Grace Jones delivers an awesome, transcendental performance in Dublin’s Olympia

This was not so much a concert, but an experience, akin to a truly great exhibition at MoMA or a life-changing meal at Noma

 Grace Jones: ”One of the greatest gigs a decent proportion of the audience had ever seen? Probably.” Photograph:  Paul R. Giunta/FilmMagic

Grace Jones: ”One of the greatest gigs a decent proportion of the audience had ever seen? Probably.” Photograph: Paul R. Giunta/FilmMagic

 

Grace Jones ★★★★★
The Olympia Theatre
Wednesday, Sept 22nd

Darkness. A silhouette on stage. Fans turning to each other, lungs expanding in anticipation. A glint of sequins. BOOM. Lights, camera, Grace. This brace of shows in Dublin was always going to be special.

Up until now, Jones’ main link with Ireland has been in her headgear, as a fan of Philip Treacy. But now, with Irish producer Katie Holly of Blinder Films producing a documentary on Jones directed by Sophie Fiennes, there’s a whole new relationship with Irish audiences.

Because the concerts are being shot for that documentary, it added an extra frisson of excitement, and as a result, the floor of the Olympia was pleasantly uncrowded, allowing space for cameras to shoot on 16mm film.

DJs from the club night Mother warmed up the crowd, and then she arrived in a metal skull mask blasting out Slave To The Rhythm, which was performed twice. From the first moment, jaws dropped. What followed was something truly awesome, transcendental even. A icon sang, danced, and performed her heart and soul out.

The crowd was occasionally stunned into silence between songs, as if we were all trying to digest what we had just seen, how good this was, how special this was, and what a privilege it was to be there to see it unfold.

This was not so much a concert, but an experience, akin to a truly great exhibition at MoMA or a life-changing meal at Noma. Each track became its own individual art piece. The production was bolstered by the fact that it was being filmed, and so the sound was ear-ringingly brilliant, Jones’ band was excellent, and the lighting was fantastic.

Even for those who have seen Jones perform multiple times, her familiar live moves took on new intensity in such an intimate space; the hula hooping for the extent of the second instalment of Slave To The Rhythm, or the lasers crashing off her Treacy disco ball-esque hat and shining out towards the crowd for the Roxy Music cover Love Is The Drug. She announced the geographical context to some songs, Jamaica for My Jamaican Guy, New York for Pull Up To The Bumper, and Paris for La Vie En Rose, during which audience members in the pit showered her with roses as she lay outstretched on the stage.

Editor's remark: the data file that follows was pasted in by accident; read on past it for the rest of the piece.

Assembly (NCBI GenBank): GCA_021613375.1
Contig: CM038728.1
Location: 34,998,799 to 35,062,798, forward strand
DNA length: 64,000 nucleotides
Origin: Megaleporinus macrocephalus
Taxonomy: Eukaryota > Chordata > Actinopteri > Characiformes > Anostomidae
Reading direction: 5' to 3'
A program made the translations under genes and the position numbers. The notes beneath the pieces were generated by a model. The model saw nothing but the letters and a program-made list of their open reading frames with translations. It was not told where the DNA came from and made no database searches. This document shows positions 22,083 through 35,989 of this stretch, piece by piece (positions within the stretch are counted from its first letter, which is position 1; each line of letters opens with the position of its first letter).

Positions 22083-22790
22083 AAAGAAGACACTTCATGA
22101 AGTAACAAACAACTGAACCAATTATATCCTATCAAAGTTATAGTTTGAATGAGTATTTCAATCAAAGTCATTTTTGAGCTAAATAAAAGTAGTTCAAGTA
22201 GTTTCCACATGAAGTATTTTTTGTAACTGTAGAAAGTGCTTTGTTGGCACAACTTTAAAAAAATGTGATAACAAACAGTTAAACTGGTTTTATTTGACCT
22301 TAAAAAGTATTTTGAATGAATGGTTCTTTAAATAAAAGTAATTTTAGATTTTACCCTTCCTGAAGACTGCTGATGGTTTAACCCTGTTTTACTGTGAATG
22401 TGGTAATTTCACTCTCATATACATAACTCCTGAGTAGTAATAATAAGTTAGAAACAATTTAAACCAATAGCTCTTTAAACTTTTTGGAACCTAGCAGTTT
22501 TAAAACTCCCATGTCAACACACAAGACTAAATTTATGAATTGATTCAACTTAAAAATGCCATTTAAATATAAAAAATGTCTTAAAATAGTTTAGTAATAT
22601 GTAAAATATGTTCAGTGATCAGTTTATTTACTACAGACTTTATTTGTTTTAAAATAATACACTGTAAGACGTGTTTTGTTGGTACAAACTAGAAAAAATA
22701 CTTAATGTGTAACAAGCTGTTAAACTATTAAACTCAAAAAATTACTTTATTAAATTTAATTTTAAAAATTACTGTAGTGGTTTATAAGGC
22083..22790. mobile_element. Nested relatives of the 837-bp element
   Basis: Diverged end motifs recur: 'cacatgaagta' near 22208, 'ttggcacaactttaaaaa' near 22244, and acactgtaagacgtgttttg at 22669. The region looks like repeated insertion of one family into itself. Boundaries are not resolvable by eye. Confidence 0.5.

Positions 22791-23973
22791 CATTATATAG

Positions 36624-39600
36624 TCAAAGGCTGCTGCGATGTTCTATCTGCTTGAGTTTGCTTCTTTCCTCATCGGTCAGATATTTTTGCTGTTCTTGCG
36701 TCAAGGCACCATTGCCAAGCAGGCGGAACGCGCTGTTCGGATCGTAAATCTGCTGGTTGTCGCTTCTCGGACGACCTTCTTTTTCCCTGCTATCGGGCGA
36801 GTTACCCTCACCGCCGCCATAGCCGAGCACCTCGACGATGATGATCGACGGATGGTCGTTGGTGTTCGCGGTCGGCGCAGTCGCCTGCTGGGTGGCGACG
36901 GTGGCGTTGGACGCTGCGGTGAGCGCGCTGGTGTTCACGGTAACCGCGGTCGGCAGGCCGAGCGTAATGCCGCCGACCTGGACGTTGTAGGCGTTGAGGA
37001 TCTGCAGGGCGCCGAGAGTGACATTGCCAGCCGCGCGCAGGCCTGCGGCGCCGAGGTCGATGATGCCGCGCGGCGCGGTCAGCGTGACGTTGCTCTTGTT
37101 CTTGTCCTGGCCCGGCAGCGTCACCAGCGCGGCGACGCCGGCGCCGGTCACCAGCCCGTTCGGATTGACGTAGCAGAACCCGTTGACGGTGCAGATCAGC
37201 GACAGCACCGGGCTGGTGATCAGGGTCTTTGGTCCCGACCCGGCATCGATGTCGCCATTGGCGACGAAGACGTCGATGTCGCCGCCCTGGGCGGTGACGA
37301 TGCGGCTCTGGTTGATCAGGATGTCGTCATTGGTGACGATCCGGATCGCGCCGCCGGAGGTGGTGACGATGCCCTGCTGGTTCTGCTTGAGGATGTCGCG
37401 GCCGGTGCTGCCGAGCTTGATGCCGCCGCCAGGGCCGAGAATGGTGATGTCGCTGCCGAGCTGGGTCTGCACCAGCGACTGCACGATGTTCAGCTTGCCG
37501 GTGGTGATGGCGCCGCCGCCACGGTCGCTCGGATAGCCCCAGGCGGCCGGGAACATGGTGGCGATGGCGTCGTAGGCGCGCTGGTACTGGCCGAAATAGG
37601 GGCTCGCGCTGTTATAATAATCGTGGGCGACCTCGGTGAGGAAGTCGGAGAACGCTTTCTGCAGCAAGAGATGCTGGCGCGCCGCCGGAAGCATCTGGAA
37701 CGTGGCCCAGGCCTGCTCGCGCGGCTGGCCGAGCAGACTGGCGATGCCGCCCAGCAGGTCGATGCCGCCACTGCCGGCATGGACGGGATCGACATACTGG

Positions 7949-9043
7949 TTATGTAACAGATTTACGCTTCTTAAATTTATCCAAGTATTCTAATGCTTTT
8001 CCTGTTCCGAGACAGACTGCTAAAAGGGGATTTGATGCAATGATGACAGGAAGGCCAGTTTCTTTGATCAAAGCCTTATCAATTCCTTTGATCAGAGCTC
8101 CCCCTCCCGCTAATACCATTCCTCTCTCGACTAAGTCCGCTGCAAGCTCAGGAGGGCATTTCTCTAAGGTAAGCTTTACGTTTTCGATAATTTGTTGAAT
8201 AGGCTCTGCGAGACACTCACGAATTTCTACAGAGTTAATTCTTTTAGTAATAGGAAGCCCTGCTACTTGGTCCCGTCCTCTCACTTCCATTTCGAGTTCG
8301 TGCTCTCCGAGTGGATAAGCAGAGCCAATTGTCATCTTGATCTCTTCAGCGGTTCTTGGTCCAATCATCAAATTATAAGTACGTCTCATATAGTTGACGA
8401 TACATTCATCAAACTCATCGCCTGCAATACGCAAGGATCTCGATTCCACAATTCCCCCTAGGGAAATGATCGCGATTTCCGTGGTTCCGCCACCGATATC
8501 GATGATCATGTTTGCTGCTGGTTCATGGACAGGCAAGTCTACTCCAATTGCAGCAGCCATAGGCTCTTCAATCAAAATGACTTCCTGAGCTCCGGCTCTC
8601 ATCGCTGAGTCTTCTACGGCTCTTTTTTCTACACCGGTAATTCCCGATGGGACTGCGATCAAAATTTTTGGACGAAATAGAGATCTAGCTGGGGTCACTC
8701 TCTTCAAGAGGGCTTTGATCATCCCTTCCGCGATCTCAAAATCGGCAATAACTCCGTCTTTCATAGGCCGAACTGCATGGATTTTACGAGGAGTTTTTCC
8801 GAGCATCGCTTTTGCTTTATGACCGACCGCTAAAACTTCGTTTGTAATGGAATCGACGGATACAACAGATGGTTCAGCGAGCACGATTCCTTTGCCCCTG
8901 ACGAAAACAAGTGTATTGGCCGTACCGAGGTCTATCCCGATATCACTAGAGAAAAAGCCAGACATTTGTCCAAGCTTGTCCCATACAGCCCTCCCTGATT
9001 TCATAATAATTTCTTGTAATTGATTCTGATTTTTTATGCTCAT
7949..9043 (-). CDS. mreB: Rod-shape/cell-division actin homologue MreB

Everything was a highlight, but Williams Blood, which she reminded the crowd she wrote with Wendy & Lisa of The Revolution was especially emphatic.

With each transition between songs, Jones continued to speak from backstage, narrating her own performance, which included her affection for the Olympia Theatre, and heaping praise on the documentary on Panti, The Queen of Ireland.

An encore of sorts was in fact an opportunity to reshoot This Is, a track performed both second and as a finale, after Hurricane saw a billowing cape unfurl with help from a wind machine, as if Christo and Jeanne-Claude were in town to swaddle the Olympia.

Jones’ DNA twists like a helix through so many contemporary performers – Roisin Murphy, Lady Gaga, FKA twigs – but at 68, her essence is all her own. Her power, her prowess, her presence was and is astonishing. She sang Amazing Grace, but “amazing” undersells this performance. One of the greatest gigs a decent proportion of the audience had ever seen? Probably. It was, at times, overwhelming.

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